import { Router } from [email protected]/router';
import { Location } from [email protected]/common';
 
@Component({
    moduleId: module.id,
    selector: 'app-list',
    templateUrl: 'list.component.html',
    styleUrls: ['list.component.css']
})
export class ListComponent implements OnInit {
 
    public personList: Array<Object>;
 
    constructor(private router: Router, private location: Location) {
        this.personList = localStorage.getItem("people") != null ? JSON.parse(localStorage.getItem("people")) : [];
        this.location.subscribe((path) => {
            this.personList = localStorage.getItem("people") != null ? JSON.parse(localStorage.getItem("people")) : [];
        });
    }
 
    ngOnInit() {}
 
    create() {
        this.router.navigate(["/create"]);
    }
 
}

We should probably break down the above code to see what is happening.

The first thing that we’re doing is we’re importing the various dependency components for use.  For example, we include the Router so that we can eventually navigate to the next page.  We include Location so that we can listen for pop events in the navigation stack, also known as going backwards.

The Angular CLI took care of bootstrapping the @Component for us which essentially tells us which HTML file to pair with this logic file.  We’ll design the HTML file in a bit.

By making the personList public we are allowing the list to be bound to our HTML UI.  This means it will be able to be rendered in the front-end.

src/app/list/list.component.ts

constructor(private router: Router, private location: Location) {
    this.personList = localStorage.getItem("people") != null ? JSON.parse(localStorage.getItem("people")) : [];
    this.location.subscribe((path) => {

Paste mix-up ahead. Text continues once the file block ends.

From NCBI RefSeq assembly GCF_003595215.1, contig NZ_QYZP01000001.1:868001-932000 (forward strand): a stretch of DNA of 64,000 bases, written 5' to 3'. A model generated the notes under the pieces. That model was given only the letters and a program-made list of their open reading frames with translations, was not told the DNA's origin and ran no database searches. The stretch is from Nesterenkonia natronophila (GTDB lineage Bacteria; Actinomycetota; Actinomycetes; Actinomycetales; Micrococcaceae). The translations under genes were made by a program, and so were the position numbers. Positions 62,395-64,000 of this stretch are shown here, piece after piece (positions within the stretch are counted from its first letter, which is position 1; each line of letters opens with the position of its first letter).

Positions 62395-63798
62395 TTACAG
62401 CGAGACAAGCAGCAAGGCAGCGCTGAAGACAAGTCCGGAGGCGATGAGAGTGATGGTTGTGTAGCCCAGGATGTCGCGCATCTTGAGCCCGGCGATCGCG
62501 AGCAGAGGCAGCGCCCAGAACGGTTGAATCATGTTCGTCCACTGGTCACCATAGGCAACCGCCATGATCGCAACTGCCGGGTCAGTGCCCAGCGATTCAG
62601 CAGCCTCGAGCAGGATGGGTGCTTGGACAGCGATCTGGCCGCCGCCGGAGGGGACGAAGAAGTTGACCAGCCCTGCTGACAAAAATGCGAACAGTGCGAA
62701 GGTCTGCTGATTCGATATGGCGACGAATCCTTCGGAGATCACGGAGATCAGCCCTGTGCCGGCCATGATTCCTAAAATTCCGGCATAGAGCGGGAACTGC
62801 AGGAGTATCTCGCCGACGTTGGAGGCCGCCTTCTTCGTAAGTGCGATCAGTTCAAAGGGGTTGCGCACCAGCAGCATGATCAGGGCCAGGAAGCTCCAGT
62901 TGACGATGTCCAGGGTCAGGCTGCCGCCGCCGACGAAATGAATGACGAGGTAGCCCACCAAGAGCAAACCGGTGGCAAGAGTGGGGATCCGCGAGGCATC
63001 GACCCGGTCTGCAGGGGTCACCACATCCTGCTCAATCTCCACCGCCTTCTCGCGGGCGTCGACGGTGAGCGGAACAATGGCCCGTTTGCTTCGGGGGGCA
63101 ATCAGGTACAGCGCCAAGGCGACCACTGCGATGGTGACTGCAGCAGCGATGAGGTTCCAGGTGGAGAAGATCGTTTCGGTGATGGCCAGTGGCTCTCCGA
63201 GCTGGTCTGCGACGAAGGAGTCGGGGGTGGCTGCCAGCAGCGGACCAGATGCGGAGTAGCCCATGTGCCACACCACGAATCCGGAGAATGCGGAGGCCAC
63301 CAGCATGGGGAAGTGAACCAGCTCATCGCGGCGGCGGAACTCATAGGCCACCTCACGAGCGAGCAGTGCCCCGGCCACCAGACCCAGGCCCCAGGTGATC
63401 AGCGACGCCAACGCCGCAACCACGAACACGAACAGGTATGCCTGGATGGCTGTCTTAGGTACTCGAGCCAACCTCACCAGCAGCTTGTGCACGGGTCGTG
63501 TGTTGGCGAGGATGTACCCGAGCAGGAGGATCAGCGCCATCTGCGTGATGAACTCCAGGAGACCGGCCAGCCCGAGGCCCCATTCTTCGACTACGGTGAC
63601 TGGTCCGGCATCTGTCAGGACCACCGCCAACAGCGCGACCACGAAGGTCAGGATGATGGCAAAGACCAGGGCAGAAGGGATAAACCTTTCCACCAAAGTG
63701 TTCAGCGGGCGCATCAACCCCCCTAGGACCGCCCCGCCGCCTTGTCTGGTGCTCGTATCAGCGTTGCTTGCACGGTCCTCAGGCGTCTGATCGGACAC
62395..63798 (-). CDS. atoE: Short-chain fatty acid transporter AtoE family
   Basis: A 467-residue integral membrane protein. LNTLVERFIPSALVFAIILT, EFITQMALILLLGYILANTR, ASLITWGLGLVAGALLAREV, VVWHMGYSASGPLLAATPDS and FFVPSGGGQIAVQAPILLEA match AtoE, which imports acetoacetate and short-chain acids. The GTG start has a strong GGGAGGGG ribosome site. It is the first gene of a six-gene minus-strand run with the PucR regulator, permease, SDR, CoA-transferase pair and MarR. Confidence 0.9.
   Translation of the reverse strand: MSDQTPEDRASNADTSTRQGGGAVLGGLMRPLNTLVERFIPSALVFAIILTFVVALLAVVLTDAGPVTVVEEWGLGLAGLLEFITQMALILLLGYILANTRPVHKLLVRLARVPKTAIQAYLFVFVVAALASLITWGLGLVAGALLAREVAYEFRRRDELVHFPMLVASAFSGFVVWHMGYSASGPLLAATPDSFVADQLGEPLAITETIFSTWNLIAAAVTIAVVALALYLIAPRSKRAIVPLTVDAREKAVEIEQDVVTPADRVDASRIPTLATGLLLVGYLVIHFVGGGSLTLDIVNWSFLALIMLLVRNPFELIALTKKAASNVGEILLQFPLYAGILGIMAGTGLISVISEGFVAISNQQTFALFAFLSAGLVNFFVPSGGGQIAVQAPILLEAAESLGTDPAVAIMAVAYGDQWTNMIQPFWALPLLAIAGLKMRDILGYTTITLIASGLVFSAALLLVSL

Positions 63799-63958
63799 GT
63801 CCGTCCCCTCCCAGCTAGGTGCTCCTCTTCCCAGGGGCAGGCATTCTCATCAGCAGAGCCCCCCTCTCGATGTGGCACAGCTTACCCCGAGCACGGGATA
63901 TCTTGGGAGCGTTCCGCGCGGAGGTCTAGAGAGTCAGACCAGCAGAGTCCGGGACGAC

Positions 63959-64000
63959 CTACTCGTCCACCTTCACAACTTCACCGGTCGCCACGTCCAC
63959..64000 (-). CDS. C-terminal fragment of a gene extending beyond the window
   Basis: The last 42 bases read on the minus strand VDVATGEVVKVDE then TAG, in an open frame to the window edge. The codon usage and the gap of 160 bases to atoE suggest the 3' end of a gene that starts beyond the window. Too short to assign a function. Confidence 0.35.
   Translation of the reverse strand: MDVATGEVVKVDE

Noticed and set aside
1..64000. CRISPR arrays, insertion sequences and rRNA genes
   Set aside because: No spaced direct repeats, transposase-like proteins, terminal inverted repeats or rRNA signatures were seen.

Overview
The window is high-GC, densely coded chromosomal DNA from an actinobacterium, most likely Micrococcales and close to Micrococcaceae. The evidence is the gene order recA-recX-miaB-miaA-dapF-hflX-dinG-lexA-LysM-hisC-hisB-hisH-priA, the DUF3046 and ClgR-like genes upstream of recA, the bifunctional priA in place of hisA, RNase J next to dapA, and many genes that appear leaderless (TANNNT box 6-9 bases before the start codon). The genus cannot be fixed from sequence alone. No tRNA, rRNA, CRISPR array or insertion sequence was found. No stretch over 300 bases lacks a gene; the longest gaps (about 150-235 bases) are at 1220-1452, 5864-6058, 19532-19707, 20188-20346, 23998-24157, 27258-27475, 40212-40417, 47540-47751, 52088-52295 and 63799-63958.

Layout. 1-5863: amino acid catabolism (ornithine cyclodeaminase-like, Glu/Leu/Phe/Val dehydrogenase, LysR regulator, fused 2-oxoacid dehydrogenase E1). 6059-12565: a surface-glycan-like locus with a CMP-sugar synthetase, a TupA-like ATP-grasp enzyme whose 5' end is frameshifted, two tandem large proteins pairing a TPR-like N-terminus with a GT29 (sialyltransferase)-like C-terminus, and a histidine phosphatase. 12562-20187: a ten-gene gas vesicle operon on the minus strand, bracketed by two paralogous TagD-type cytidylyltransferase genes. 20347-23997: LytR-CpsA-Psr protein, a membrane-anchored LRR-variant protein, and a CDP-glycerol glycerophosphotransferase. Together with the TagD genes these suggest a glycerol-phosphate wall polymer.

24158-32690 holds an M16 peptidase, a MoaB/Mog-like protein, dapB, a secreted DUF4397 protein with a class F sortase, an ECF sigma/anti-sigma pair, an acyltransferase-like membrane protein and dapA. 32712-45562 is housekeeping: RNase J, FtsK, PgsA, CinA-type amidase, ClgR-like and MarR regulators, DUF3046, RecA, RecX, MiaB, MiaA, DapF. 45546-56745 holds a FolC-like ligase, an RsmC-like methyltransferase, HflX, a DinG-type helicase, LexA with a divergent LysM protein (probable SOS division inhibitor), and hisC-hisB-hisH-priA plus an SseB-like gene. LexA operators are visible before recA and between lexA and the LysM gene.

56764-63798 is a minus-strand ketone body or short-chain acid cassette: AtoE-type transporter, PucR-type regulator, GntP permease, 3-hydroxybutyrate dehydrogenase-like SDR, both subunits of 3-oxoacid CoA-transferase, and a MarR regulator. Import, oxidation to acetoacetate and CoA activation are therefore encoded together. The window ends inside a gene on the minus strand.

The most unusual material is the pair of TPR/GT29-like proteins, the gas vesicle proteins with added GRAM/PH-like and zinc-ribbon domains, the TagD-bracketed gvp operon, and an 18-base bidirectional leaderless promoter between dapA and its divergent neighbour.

this.personList = localStorage.getItem("people") != null ? JSON.parse(localStorage.getItem("people")) : [];
    });
}

The above constructor will initialize our list.  For the web application we will make use of HTML5 local storage for storing our data.  Things will be slightly different for NativeScript, but not by much.  Essentially we’re saying, parse the serialized local storage data if it exists or use an empty array if it does not exist.  By using the subscribe method on the location object we are listening for the pop event in the navigation stack.  When this event happens we can reload from local storage.

src/app/list/list.component.ts

create() {
    this.router.navigate(["/create"]);
}

Finally we have our create method that will navigate to the other page or route.

Before we get into coding the next page, let’s look at the HTML file that is paired with the TypeScript code that we just wrote.  Open the project’s src/app/list/list.component.html file and include the following markup:

src/app/list/list.component.html

<div class="container">
    <div class="panel panel-default">
        <div class="panel-heading">
            <strong>Web Application - List</strong>
            <div class="pull-right">
                <a (click)="create()"><span class="glyphicon glyphicon-plus"></span></a>
            </div>
        </div>
        <ul class="list-group">
            <li class="list-group-item" *ngFor="let person of personList">{{ person.firstname }} {{ person.lastname }}</li>
        </ul>
    </div>
</div>

Most of the code above is from the Bootstrap documentation.  Take note in particular the (click) event on the glyph icon in the panel heading.  This will call the create function which will navigate us to the next page.  Also note the following:

src/app/list/list.component.html

<ul class="list-group">
    <li class="list-group-item" *ngFor="let person of personList">{{ person.firstname }} {{ person.lastname }}</li>
</ul>

We are looping through the personList array and displaying the firstname and lastname properties.

Creating a Form for Saving Data

With the list page out of the way, let’s focus on the page for creating our data.

Open the project’s src/app/create/create.component.ts file and include the following code:
src/app/create/create.component.ts